Future Victory: Matthew 23:1-25:46
This section extends from Matthew 23:1–25:46. In this discourse, Jesus described the future victory of the kingdom of heaven.
This section begins with announcements of seven woes against Jesus’ opponents in Matthew 23:1-38. This discourse focuses especially on the Pharisees, their false teachings, their abuse of God’s people, and their hypocrisies.
Near the end of this discourse, Jesus summed up his feelings about Jerusalem in this way in Matthew 23:37-38:
O Jerusalem, Jerusalem, you who kill the prophets and stone those sent to you, how often I have longed to gather your children together, as a hen gathers her chicks under her wings, but you were not willing. Look your house is left to you desolate.
The next section of Jesus’ discourse is often called the Olivet Discourse and it appears in Matthew 24:1–25:46. It’s often called the Olivet Discourse, because Jesus spoke these words to his disciples on the Mount of Olives.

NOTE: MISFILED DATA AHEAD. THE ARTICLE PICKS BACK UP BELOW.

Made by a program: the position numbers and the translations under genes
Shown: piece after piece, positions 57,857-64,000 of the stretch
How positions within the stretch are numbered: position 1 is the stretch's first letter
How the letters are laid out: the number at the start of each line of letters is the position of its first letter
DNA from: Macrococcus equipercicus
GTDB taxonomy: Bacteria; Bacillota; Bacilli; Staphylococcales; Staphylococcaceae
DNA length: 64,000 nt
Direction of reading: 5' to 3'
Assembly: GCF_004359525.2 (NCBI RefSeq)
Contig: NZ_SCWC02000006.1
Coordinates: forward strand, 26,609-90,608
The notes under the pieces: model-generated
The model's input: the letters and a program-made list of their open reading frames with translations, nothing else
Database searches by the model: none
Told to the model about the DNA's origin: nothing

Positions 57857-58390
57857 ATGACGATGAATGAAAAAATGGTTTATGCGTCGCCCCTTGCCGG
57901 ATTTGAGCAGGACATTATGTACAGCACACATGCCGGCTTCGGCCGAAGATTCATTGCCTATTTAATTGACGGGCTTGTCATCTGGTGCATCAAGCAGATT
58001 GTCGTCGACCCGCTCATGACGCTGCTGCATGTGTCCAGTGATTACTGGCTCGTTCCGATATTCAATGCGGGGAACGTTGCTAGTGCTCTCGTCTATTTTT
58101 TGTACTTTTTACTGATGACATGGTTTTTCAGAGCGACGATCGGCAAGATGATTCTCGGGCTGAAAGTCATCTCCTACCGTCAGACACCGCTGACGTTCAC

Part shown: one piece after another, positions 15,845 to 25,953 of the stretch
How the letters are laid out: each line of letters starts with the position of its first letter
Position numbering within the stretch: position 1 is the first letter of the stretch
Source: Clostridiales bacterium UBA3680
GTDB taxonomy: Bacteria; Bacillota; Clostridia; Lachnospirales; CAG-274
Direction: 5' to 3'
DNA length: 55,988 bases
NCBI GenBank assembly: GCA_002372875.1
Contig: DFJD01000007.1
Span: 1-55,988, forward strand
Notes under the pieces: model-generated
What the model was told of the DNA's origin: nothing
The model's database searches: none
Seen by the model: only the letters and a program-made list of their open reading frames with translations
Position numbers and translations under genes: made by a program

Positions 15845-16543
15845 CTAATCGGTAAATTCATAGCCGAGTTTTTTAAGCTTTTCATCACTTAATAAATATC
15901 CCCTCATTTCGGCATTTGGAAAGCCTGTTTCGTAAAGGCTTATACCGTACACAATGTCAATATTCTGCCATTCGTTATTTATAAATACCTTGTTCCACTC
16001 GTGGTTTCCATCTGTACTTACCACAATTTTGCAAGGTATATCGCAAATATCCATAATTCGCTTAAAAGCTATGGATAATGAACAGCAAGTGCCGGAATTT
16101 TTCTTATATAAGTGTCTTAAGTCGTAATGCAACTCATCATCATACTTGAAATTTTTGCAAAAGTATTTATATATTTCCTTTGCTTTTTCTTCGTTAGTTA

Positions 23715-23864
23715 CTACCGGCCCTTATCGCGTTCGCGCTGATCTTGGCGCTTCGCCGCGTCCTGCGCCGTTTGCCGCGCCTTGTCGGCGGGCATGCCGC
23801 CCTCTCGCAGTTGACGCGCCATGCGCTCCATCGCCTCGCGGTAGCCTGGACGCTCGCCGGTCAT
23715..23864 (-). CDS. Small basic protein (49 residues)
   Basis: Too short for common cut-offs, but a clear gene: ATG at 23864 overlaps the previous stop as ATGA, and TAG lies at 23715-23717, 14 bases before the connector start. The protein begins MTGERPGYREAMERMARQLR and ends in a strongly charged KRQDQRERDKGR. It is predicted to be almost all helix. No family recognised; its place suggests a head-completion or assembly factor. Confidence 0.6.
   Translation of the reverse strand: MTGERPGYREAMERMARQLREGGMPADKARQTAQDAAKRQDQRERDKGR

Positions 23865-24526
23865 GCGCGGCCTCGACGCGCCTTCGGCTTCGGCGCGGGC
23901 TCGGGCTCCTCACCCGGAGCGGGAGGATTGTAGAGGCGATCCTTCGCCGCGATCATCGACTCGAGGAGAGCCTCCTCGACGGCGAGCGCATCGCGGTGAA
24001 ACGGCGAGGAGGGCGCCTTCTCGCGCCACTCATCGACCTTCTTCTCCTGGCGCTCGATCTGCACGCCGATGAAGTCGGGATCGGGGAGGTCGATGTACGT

The Olivet Discourse can be divided into three primary sections: In 24:4-28, Jesus described the birth pangs of this strange age in which the kingdom of heaven had come to earth but had not yet been manifested in the fullness of its glory and power.
In 24:29-31, he spoke of the fullness of the kingdom, foretelling the day when the Son of Man would come on the clouds, and the kingdom of heaven would arrive in all of its power and glory.
Then in 24:32–25:46, Jesus exhorted his people to watch carefully for the coming day of glory because no one knows when it will be.
In this fifth major division of his gospel, Matthew reported that the Jewish leaders rejected Jesus, and even planned to kill him. But Jesus made it clear that all the planning in the world couldn’t stop the future triumph of the kingdom. And history proves that he was right. The Jewish leaders did kill him. But his kingdom has continued to grow throughout the ages. And one day, history will prove the last part right, too. Jesus will come again, with power and great glory, to bring his kingdom in all its fullness, and to reward his faithful people with the kingdom’s ultimate blessings.